How to Turn a Wig Into a Hair Piece. You don't have to be a skilled beautician to give your wig a new life in just a few short steps. Get double duty out of your old wig by converting it to a hairpiece. If you have old wigs in your closet or are looking for a way to update your look, think about turning one into a ponytail or using it to create fullness in an up-do.
Items you will need
- Medium to long wig
- Heavy-duty scissors
- Straight needle for sewing hair
- Hair-sewing thread or colored glue
- Sewing pins
- Small safety pin
- Elastic cord
- Hair pins
Make the Cut
Turn the wig inside out. If it's a particularly long wig, consider braiding it up or otherwise bundling the length while you're cutting. Otherwise, you may wind up inadvertently cutting off a chunk of hair and ruining the piece.
Look for a series of circular weft lines around the interior of the wig. The weft lines are what you use as cutting guides.
Determine the size of the piece you're trying to create. The size indicates where you'll cut. For a full, filled-out ponytail, cut on the outer weft lines. Cut toward the top of the wig cap for a lighter piece or add-in.
Cut along the webbing just above the weft line. Trim off any excess webbing, being careful not to cut into the weft. This is where the hair attaches to the piece. Cutting into it can break the stitching and unravel the hair from its base.
Create a Removable Pony Tail
Take the weft line you cut on and roll it toward the center to create a one eighth to one quarter inch casing. Use sewing pins to keep in place.
Thread the hair-sewing needle. While you may be able to comprise with a standard long sewing needle, hair-sewing needles are equipped with a special needle head to push through the hair and weft lines with ease.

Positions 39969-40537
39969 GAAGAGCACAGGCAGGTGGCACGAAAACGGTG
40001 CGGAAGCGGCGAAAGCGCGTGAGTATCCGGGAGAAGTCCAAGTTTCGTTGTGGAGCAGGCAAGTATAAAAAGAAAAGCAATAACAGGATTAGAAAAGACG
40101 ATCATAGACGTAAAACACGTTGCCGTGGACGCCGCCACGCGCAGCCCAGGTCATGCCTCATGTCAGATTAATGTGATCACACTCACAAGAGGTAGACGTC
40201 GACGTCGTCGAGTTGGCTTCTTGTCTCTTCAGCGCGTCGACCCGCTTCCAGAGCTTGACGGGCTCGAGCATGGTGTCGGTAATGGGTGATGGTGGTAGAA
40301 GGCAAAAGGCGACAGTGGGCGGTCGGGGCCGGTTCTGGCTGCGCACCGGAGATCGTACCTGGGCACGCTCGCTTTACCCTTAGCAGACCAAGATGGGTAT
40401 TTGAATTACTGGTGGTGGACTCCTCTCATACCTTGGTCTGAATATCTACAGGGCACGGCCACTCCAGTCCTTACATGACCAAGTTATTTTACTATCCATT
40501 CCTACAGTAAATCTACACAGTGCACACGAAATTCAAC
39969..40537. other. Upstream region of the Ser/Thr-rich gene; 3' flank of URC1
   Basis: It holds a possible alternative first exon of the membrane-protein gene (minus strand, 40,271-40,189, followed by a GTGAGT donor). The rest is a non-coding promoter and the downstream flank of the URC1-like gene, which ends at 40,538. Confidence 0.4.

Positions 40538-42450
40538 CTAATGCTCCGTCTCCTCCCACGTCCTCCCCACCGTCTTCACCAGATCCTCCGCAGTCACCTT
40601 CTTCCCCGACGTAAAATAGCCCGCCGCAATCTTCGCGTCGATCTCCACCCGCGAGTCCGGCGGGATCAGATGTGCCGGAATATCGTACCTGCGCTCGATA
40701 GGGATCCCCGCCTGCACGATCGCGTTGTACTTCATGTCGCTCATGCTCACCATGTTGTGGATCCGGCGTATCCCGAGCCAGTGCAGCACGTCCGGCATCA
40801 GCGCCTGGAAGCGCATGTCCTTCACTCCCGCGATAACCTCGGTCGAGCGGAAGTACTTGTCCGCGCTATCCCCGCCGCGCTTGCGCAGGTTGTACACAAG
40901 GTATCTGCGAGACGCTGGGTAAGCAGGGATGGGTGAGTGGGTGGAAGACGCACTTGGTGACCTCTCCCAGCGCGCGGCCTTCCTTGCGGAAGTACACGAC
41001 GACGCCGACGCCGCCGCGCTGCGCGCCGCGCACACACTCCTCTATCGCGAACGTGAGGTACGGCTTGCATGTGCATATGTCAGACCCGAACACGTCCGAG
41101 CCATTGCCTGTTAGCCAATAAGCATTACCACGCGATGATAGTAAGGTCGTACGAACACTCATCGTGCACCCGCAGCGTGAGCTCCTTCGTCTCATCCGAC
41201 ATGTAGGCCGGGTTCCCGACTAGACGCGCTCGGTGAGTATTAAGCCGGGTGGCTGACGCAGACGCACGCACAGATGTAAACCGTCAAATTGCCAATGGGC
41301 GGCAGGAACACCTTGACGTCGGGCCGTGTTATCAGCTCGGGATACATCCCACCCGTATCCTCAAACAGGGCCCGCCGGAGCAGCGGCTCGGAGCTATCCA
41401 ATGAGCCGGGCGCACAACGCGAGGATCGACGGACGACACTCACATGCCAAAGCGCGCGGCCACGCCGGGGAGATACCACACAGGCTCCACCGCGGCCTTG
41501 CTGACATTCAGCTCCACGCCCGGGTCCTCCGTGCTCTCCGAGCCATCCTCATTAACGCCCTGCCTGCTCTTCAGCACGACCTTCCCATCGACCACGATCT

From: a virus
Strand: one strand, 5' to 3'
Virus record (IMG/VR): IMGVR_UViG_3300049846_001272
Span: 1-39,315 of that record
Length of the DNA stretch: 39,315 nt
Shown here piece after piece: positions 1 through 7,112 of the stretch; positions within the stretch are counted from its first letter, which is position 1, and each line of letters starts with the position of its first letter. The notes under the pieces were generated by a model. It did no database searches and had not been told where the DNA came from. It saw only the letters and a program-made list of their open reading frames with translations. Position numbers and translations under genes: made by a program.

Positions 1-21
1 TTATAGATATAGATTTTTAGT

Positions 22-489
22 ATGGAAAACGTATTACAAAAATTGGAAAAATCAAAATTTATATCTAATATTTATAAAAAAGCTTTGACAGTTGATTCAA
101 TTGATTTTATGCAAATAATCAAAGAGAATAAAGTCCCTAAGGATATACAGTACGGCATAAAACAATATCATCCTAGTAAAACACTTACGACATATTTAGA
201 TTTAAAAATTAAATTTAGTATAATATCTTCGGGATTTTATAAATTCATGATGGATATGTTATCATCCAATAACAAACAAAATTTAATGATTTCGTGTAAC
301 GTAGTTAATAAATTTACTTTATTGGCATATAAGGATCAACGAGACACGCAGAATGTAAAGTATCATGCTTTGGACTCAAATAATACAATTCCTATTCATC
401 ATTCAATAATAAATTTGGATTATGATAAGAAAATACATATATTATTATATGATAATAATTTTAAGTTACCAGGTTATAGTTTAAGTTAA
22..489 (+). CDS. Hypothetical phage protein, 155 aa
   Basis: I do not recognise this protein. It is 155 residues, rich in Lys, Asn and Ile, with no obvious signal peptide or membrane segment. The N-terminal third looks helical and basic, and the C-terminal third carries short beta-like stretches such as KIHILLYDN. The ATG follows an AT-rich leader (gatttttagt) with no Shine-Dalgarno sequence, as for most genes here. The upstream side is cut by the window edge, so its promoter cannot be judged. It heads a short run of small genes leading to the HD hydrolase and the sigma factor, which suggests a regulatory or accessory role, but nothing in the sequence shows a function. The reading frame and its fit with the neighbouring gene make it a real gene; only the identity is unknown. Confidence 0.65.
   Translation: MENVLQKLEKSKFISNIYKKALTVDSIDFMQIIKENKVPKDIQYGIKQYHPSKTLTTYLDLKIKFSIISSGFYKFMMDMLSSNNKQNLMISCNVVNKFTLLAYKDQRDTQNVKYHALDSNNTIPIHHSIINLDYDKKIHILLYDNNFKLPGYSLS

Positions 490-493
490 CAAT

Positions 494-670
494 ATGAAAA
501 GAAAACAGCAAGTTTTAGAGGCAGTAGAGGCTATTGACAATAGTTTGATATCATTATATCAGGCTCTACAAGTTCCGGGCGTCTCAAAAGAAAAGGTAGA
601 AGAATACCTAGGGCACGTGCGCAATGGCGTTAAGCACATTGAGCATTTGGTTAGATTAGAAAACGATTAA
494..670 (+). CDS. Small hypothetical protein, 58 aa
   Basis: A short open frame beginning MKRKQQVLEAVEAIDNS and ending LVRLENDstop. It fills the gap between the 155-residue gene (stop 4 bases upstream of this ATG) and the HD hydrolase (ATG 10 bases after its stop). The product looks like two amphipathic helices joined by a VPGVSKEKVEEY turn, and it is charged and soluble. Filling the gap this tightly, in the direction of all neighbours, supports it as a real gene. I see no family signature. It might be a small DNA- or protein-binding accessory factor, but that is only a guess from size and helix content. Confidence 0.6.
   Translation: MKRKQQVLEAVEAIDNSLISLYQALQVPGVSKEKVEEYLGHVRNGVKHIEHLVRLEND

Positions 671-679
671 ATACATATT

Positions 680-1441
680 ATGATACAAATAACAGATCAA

Sew in the casing using a tightly spaced, overhand stitch. Smooth the hair over the casing every two or three stitches. Setting stitches over bulked or bunched gives the final piece an uneven, sloppy look.
Leave an opening near the back or bottom portion of the ponytail. This is where you'll place and secure the elastic cord.
Measure around the sewn casing and cut the elastic cord to this measurement. Attach the safety pin to one end of the elastic cord and guide it through the casing. Then, secure each end of the elastic cord with a knot large enough to prevent it from sliding back through the casing.
Pull your hair into tight bun or ponytail. Slide your new ponytail over your real hair. Position the elastic cord at the back or bottom of the pony and pull it taut. A tight pull gives a bouncier ponytail. Give it the look of a natural fall by securing it with a light pull. Tie the elastic cord together and tuck it under the casing.
Add It to an Upsweep
Create a part in your hair toward the top or back of your head in the shape of the hair piece you cut out.
Take the hair inside the circle part you just created and braid it up or otherwise secure it. Be sure you leave sufficient hair outside of the circle part to cover the attachment area.
Run a line of hair glue in the circle part. Carefully (you might want to enlist a friend for this) press the outer weft line of your piece onto the hair glue. To set the glue, you'll have to apply approximately 60 seconds worth of pressure.
Work your way around in small areas to avoid tangling hair or getting glue in the wrong places. Use baby oil to clean up misplaced glue.
Style your hairpiece by pulling up the hair on all sides to camouflage the edges of the piece. Roll and pin it into a French roll, chignon or messy bun.
Human hair is preferable because of its superior ability to set, style, wash and change hairstyles. Synthetic hair has a tendency to develop split ends quickly and lose luster after a short time. Invest in a good wig or hairpiece spray if you haven't all ready. The spray helps give the piece natural shine and increases styling options. Of the two methods, the removable ponytail is the most time consuming but provides a long-term, convenient hair piece. The glue-in method is ideal as a one-time use for a special occasion or trip.